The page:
Gumbo’s richness and depth can be attributed to dark roux—a chocolate-colored oil and flour mixture that gives many Creole dishes their signature flavor. The layers of earthiness and spice complement the intensity of waterfowl, whether it’s duck or goose. My recipe includes okra, which not only helps thicken the stew but also balances out all the protein in this dish.
When you cook roux until it’s brown, as you should for gumbo, it loses its thickening ability. If you absolutely hate okra and want a thicker stew, add a slurry of cornstarch and water.
- 1 lb. duck or goose meat
- ½ lb. andouille sausage
- ¼ cup canola or vegetable oil
- ¼ heaping cup all-purpose flour
- 1 small onion, diced
- 1 rib of celery, diced
- 1 green bell pepper, diced
- 1 carrot, diced
- 1 quart low-sodium chicken stock
- 1 cup water
- Creole or Cajun seasoning, such as Tony Chachere’s
- 2 cups frozen or fresh-cut okra
- Kosher salt
- 4 servings of cooked white rice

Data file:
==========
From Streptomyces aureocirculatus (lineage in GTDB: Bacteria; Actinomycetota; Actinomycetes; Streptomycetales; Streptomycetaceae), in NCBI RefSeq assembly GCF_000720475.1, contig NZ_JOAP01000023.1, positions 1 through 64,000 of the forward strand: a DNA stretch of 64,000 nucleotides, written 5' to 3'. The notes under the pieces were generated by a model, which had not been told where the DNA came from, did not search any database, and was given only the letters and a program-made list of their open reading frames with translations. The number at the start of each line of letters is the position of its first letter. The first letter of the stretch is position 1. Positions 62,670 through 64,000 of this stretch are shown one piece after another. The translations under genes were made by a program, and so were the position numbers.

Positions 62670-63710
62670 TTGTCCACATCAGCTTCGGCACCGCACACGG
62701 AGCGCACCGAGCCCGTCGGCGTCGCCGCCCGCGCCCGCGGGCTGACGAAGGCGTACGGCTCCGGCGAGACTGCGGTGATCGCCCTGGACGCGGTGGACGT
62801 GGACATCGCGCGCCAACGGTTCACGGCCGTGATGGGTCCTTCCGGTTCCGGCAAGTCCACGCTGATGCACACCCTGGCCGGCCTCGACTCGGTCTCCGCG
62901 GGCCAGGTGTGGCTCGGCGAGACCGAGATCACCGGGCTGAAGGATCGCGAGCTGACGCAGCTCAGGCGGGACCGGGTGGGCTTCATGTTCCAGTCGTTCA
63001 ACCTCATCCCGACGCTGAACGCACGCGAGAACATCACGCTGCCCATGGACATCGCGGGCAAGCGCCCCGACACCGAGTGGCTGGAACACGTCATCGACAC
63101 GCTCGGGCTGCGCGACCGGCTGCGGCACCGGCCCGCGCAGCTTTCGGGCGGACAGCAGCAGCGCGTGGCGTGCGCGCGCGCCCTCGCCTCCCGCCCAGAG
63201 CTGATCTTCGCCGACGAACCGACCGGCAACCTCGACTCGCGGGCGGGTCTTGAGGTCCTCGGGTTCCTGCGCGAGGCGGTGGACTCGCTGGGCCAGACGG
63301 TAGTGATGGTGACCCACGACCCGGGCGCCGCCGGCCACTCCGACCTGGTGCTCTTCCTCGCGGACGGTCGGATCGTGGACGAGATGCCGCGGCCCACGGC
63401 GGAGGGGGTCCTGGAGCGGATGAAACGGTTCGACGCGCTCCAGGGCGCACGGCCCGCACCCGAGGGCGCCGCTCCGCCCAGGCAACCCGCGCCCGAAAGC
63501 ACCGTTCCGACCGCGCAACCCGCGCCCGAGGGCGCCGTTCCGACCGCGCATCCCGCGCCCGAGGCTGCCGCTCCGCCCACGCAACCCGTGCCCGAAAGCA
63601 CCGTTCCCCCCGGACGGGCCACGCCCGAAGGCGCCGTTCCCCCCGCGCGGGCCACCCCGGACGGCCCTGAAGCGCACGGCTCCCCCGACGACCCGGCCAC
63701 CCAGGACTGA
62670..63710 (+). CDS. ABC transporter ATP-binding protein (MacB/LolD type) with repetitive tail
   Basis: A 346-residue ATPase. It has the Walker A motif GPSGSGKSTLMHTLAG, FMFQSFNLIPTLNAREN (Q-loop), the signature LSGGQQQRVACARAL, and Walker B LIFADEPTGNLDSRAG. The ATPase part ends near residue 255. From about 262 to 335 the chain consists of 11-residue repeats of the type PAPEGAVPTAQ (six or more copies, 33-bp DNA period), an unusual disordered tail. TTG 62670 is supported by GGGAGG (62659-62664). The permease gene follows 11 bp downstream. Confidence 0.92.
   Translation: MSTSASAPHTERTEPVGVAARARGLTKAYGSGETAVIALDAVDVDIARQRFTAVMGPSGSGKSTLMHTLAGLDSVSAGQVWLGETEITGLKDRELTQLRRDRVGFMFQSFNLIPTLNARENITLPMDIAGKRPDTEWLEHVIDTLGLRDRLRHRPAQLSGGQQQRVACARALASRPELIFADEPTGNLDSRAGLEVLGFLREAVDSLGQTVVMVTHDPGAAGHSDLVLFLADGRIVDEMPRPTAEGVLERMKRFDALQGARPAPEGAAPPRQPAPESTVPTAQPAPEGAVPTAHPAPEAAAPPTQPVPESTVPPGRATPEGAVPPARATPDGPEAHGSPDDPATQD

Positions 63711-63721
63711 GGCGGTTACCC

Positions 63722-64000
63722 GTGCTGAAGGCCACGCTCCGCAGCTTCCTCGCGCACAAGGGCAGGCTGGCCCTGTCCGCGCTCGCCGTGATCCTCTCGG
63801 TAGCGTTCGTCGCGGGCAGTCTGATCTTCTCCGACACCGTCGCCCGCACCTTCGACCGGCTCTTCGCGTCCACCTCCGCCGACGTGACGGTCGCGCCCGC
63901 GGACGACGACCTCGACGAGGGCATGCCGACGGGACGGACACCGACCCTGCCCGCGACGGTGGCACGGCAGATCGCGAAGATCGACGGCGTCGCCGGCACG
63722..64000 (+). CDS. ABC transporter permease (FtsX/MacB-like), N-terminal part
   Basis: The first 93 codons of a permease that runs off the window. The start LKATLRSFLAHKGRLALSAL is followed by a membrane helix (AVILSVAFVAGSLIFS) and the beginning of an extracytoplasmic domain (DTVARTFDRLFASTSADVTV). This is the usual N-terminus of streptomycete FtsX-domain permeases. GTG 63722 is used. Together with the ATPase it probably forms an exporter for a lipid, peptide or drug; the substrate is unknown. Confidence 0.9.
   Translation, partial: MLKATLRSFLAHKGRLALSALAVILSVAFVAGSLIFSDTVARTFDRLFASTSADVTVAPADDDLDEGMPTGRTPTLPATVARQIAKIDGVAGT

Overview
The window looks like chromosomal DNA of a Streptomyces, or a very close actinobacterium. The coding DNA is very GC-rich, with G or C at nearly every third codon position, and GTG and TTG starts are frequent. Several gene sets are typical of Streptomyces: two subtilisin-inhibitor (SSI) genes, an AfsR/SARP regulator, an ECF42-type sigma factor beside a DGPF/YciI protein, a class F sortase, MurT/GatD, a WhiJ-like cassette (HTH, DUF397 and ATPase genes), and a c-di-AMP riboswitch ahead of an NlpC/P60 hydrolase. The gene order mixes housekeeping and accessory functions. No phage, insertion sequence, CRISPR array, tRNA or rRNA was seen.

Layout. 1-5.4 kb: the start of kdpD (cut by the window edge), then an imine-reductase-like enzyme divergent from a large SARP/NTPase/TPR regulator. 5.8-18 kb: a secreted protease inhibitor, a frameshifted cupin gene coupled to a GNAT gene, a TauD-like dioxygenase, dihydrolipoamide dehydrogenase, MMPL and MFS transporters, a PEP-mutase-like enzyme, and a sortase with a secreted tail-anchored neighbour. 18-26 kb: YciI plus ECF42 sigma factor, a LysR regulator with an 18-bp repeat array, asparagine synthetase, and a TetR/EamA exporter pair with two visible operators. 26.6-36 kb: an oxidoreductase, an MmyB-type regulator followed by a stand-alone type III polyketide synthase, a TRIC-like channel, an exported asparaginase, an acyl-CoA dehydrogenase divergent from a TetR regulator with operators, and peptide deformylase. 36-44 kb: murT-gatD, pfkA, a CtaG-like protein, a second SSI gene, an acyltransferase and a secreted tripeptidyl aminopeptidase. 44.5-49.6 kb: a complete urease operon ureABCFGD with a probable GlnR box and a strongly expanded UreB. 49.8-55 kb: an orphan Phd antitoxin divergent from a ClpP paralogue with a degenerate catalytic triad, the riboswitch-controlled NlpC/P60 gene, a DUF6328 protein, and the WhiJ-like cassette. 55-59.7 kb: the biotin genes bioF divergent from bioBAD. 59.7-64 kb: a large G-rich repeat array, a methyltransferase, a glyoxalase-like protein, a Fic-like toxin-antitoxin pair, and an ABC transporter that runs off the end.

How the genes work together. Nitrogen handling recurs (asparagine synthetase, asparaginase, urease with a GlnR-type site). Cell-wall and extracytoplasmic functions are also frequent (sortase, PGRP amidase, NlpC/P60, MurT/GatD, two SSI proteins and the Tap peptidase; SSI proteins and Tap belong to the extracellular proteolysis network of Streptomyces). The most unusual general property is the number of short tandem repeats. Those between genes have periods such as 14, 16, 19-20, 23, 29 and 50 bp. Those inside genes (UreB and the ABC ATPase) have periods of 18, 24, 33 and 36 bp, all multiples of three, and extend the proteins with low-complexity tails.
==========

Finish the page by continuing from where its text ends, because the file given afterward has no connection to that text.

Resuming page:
- Chopped green onion
Also works with
- Heat oil in a heavy-bottomed pan on medium-low heat. When oil warms, whisk in all-purpose flour and cook the roux until its color is somewhere between milk chocolate and dark chocolate, stirring often. This could take up to 40 minutes. Take it off the heat and allow to cool for 5 minutes. Remember, the roux will continue to brown after you take it off the heat. You don’t want to burn it.
- Preheat oven to 300 degrees. Add diced onion to the warm roux and turn the heat to medium. Sauté for about 5 minutes or until onion becomes soft. Then add diced green bell pepper, carrot, and celery, and sauté for another 5 to 7 minutes.
- Meanwhile, in an oven-proof pot, bring the chicken stock and water to a boil. Gradually stir in the roux and vegetable mixture. Add duck meat and andouille sausage. Stir in Creole seasoning to taste. If the roux breaks, don’t worry—it will emulsify in the oven. Bring the pot back to a simmer, cover, and cook in a 300-degree oven for 2 to 3 hours or until the duck becomes tender and shred-able.
- During the last 10 minutes of cooking, stir in cut okra and simmer until tender. The okra will thicken the gumbo—add more or less according to taste. Fish out the duck meat, shred into bite-size pieces, and return to the pot. Discard bones if any. Season the gumbo to taste before serving. If you serve the gumbo with rice, slightly over-salt the stew. Garnish with chopped green onion.